“The Information Literacy User’s Guide”

Below is a link to an open source textbook edited this summer by  librarians working from several NYC-based campuses of the College of New Rochelle:

TheInformationLiteracyUsersGuide

Scholarly communications librarian, Lucy Fazzino has this to say about the project:

“We tailored the text for the information literacy needs of the students at The College of New Rochelle in accordance with the Creative Commons License, CC-BY-NC-SA. Having this wonderful open educational resource available allowed us to create a text that was relevant for our student population.”

 

The Value of Academic Libraries

The Value of Academic Libraries Statement   (approved by ACRL  on June 25, 2016) articulates the various ways academic libraries provide direct and indirect value to institutions of higher education by highlighting the essential role that academic libraries play as “one of the few units in a modern institution of higher education that can provide an impact on all realms of institutional importance, from student enrollment to faculty productivity to institutional reputation, while balancing services and resources for all constituency groups and stakeholders in higher education.”

The statement consists of an executive summary, followed by longer talking points that illustrate how academic libraries provide critical direct and indirect value to institutions of higher education in the following areas:

  1. support recruitment, retention and matriculation,
  2. enhance student learning,
  3. support faculty research and teaching, and
  4. raise institutional visibility and contribute to the community.

Customizable posters to help us share this message with our students are available here: VAL-poster-template

 

 

Information Literacy and Art Education

Adapting the Framework for Information Literacy to Studio Art Classes

Trust Los Angeles artist Pae White in her studio

This article reports on a NIU collaboration in an advanced studio art class in photography between a member of the art faculty and the librarian art subject specialist. The collaboration focused on teaching students the role of research in art production, where the Framework’s information literacy concepts served as useful and generative metaphors for different elements of the creative process.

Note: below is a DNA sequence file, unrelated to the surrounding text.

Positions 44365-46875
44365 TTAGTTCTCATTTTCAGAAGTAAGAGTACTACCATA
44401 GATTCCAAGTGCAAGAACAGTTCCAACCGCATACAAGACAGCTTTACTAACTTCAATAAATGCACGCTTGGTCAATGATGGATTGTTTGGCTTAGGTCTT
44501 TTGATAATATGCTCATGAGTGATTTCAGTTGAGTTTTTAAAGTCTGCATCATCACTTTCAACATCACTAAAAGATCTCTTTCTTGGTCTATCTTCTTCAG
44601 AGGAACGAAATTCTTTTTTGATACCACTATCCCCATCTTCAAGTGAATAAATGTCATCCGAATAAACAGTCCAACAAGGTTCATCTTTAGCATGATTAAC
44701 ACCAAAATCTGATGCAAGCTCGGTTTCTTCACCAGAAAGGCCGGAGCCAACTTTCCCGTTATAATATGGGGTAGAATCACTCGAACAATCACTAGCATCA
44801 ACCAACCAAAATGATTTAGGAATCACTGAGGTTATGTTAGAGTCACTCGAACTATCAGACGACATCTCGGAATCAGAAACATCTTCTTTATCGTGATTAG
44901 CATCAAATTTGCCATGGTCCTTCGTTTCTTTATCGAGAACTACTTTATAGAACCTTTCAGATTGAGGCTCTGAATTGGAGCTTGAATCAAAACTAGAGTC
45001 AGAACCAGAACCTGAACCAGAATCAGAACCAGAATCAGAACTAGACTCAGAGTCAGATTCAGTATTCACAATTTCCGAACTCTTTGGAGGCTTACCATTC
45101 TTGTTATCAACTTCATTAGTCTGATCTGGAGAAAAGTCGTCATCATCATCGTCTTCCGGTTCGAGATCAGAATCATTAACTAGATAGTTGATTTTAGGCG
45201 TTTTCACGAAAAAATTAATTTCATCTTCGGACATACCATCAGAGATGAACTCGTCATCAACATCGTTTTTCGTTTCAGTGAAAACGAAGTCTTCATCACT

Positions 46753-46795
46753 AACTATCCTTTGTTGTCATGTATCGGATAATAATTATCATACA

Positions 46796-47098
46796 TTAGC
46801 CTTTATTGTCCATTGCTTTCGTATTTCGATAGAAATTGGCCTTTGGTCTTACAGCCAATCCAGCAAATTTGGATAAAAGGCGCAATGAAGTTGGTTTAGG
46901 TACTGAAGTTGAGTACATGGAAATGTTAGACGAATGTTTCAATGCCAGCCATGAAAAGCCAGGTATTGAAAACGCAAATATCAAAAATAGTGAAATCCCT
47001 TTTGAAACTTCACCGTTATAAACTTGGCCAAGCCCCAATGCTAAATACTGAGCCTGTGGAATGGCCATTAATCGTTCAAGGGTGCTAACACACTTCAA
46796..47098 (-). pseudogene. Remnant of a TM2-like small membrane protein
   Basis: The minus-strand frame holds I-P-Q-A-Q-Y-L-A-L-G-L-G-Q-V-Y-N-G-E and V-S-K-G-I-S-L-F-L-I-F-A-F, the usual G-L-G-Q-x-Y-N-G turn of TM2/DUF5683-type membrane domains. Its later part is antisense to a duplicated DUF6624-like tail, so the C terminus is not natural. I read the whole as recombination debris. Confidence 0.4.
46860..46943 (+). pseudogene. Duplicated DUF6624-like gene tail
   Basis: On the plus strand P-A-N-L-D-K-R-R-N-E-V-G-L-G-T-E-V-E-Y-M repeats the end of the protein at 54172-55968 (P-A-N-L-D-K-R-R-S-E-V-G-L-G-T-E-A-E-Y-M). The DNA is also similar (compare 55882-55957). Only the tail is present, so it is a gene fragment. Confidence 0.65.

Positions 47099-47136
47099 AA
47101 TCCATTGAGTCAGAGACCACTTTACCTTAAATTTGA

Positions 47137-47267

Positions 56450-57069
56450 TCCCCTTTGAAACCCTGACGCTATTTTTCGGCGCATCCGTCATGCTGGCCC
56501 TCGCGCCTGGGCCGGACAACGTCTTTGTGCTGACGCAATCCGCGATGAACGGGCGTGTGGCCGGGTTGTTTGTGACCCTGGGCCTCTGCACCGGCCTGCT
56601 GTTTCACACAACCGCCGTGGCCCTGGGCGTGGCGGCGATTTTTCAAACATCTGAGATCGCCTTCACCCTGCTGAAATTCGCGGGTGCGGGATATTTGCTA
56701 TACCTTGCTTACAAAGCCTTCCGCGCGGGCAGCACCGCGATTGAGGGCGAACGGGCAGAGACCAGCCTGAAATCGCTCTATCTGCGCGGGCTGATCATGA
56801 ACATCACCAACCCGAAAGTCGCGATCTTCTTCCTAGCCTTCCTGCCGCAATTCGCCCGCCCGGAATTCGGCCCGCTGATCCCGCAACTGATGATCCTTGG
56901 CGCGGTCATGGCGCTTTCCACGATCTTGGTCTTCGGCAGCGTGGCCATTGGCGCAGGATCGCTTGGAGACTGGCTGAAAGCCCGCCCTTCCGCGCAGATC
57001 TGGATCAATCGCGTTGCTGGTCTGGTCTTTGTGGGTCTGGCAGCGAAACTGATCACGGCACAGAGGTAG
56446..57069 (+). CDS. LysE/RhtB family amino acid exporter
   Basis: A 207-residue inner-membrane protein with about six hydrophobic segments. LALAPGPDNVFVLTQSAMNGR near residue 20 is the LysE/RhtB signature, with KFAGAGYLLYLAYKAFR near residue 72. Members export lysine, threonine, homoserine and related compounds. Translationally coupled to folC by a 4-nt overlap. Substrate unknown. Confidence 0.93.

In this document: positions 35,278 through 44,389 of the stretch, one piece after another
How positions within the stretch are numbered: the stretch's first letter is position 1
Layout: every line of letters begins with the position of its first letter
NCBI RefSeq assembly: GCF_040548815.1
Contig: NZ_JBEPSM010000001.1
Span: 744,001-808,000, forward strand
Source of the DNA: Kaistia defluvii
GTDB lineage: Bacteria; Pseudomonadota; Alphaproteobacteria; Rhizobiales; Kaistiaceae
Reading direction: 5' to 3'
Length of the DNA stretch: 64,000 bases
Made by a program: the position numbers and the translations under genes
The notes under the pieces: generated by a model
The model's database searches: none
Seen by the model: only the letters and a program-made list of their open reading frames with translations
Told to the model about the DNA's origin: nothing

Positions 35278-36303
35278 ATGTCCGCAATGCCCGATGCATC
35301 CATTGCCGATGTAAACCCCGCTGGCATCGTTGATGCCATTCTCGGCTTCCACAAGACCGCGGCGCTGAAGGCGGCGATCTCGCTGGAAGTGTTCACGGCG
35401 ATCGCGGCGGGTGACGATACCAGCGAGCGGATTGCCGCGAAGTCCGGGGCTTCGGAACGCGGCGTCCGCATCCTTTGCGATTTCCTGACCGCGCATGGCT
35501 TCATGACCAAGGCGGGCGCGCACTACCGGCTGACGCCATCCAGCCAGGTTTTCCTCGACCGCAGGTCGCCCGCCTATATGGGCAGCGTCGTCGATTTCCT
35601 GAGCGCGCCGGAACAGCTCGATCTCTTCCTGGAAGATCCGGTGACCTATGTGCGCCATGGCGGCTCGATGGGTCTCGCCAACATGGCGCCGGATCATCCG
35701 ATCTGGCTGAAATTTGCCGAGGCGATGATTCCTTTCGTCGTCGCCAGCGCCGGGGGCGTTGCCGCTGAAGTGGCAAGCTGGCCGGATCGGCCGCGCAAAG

View PowerPoint presentation

Science Students Learn to Use Social Media to Communicate Research

Looking  for an example for the Information Literacy frames Authority is Constructed and Contextual, Scholarship as Conversation, as well as Information has Value?

A July  18, 2016 article in the Chronicle of Higher Education (Science Students Learn to Use Social Media to Communicate Research ) relates how students at Caltech are using social media to promote their research.

Please note: Through the Benedictine Library Constellation Digital Repository, we are also able to collect, store, preserve and provide open access to scholarly content created by Benedictine University students, faculty and staff in all disciplines.  Please contact me for more information.

Here is some further information on this project from one of the Caltech librarians: Continue reading

Exploring Online Student Engagement: Encouraging Active Learning at a Distance

This session, recorded  May 4th, 2016 includes three presentations. Christina Pryor & Kyla Hunt from Amigos Library Services shares practical tips to give warm and humorous presentations, avoid common pitfalls, and increase audience participation. Next, Victoria Raish from Penn State University shares her experience using the social media tool, Yammer, to bring the same robustness of face-to-face debates to the online environment. Finally, Adele Merritt Bernard, Arlene Alleyne-Regis & Selwyn Rodulfo from the University of the West Indies Open Campus shares their experiences creating a positive and active learning experience and engaging library users across a diverse and distributed university population.